您的位置:外语教育网 > 基础英语 > 英语口语 > 名人演讲 正文
  • 站内搜索:

英国首相布莱尔99系列演讲之Prime Minister's Romanes Lecture at Oxford - 1 December

2006-05-26 15:57

  It is hazardous for a Prime Minister to speak in Oxford on education. However, I am not in search of an honorary degree; and I could hardly decline after Roy Jenkins pointed out to me that the first Romanes lecture was given by Mr Gladstone who also took education as his theme.

  On closer investigation in Roy's superb biography, I discovered that Gladstone gave the lecture when he had just become Prime Minister for the fourth time at the age of 82. The thought crossed my mind that I should seek a postponement until 2034. But this idea didn't linger long, you will be relieved to hear.

  My title this evening is 'The Learning Habit'. I want to explain what the government is seeking to achieve in its programme of education reform, and how as a nation in the 21st century we can achieve a 'learning habit' across society - a nation hooked on learning, not just as young people, but throughout life.

  Let me first set the context. As we took office, we could look at some areas of real improvement over the previous twenty years - for example, industrial competitiveness, and curbing excessive trade union power. But some things had got worse. Economic management was poor, with two deep recessions in two decades. There was chronic instability - boom and bust - in the economic cycle. Borrowing was ??28bn and national debt doubled at the up-stage of the cycle, an unsustainable position. Investment in infrastructure and the public services was declining as a proportion of national income. The share of national income spent on education was falling sharply. Unemployment was set to rise, pushing up social security spending, which had already risen by 4% in real terms over the last Parliament, a higher rate than spending on schools, hospitals and transport.

  These things were integrally linked. Economic instability meant business failed to invest. Rising unemployment and social exclusion increased unproductive spending and crowded out investment in the future. A lack of investment harmed competitiveness, and so on.

  First, we had to put the economy on a sound footing. The new system of economic management - Bank of England independence plus the new fiscal rules - is now in place. It is too soon to claim that we have definitely beaten boom and bust, but we have come through a downturn without a recession for the first time in decades. Inflation and interest rates are at historic lows. Partially through this, and partially through measures like the New Deal and the Working Families Tax Credit, unemployment is falling. Youth unemployment has actually halved and we now have Britain's highest ever level of employment.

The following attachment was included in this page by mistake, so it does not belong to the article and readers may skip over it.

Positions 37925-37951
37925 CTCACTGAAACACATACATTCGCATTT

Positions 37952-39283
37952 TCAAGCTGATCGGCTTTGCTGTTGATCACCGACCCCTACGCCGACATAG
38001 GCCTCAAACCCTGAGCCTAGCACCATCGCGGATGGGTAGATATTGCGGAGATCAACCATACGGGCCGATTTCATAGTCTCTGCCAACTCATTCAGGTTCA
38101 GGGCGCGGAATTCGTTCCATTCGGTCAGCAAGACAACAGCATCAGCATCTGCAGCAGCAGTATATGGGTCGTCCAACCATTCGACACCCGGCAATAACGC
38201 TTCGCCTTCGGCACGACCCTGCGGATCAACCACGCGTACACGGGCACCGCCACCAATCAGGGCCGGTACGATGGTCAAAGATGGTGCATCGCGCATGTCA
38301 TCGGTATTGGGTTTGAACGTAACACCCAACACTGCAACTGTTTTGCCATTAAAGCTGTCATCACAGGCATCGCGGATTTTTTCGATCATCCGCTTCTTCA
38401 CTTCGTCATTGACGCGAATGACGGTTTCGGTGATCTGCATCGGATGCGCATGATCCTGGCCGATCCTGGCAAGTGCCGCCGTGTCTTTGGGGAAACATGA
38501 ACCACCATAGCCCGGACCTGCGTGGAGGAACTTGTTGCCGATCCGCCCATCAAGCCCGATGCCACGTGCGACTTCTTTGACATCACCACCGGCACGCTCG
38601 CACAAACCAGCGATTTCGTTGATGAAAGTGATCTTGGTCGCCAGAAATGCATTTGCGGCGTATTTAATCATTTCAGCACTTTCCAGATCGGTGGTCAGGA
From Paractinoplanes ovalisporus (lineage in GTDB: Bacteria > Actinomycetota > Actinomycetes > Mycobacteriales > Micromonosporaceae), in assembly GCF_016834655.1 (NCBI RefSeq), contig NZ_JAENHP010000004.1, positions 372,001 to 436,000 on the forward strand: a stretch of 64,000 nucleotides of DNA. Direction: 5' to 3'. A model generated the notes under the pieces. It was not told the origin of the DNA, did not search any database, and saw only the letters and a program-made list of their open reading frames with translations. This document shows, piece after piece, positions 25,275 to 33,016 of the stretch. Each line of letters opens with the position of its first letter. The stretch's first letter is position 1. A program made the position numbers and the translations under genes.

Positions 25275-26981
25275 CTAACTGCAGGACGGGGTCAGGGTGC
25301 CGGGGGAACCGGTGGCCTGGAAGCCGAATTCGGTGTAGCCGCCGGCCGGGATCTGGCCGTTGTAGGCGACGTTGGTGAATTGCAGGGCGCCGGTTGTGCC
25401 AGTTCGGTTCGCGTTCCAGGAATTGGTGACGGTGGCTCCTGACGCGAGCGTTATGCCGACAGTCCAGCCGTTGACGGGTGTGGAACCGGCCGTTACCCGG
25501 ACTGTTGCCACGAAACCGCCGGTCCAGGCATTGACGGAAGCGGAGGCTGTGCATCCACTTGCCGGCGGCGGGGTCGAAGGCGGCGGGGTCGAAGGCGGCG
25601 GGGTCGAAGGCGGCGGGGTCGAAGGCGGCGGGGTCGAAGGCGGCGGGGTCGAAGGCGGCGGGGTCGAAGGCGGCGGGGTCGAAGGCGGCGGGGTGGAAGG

As a result, social security spending on social and economic failure is falling. After two tight years of pubic spending - something, incidentally, that is a promise kept, not a promise broken - we are now in a period of steady rise in the proportion of national income spent on education and health, in particular. By the end of this Parliament, both will be higher; and with continuing sound economic management, we can then plan substantial investment in the three years after that.

  But with investment will come essential reform. Money for modernisation is what we promised, and it is what we will deliver.

  Our number one priority for investment is education. The reason for this is simple. In the 21st century, as we forge a new progressive politics on the centre-left, the battle of this century between the 'economic' and the 'social' will end. The old dispute between those who favour growth and personal prosperity, and those who favour social justice and compassion, is over. The liberation of human potential - for all the people, not just a privileged few - is in today's world the key both to economic and social progress. In economic terms, human capital is a nation's biggest resource. Brainpower, skills and flexibility - not cheap manual labour - are the key to competitiveness and productivity. In social terms, the old basis of civic society, built around deference and hierarchy, will not do. Today's people will accept citizenship on nothing less than equal terms - opportunity to all, responsibility from all.

  Education is critical to both the economic and the social, and the implications are profound. For the nation as a whole, it means shifting from a low skill average to a high skill average - or as I put it, excellence for the many, not just the few. The wider purpose of schools must also change, in a society where rights and duties need to be justified and accepted, not inherited and imposed. Yet most important of all is the implication for the type of education we need. On the one hand, universal competence in the basic skills, including ICT. On the other, diversity with excellence - an education meeting the full range of individual needs beyond the basics, both the innate abilities too often neglected at present, and the specific training and skills suited to people's aptitudes, which requires a far more flexible system of secondary and post-16 education.

  Universal competence in the basics. Diversity with excellence beyond, meeting the needs of each individual. A learning habit spanning society, at all ages. I believe it is now possible to achieve a world class education system which meets these objectives. Later I will explain how, building on our resolute commitment to basic skills, exploiting the vast potential of ICT, and taking forward a programme of significant further investment and modernisation in our schools and learning institutions. And not only can we achieve it, but we will achieve it, if we resolve to do so as a nation.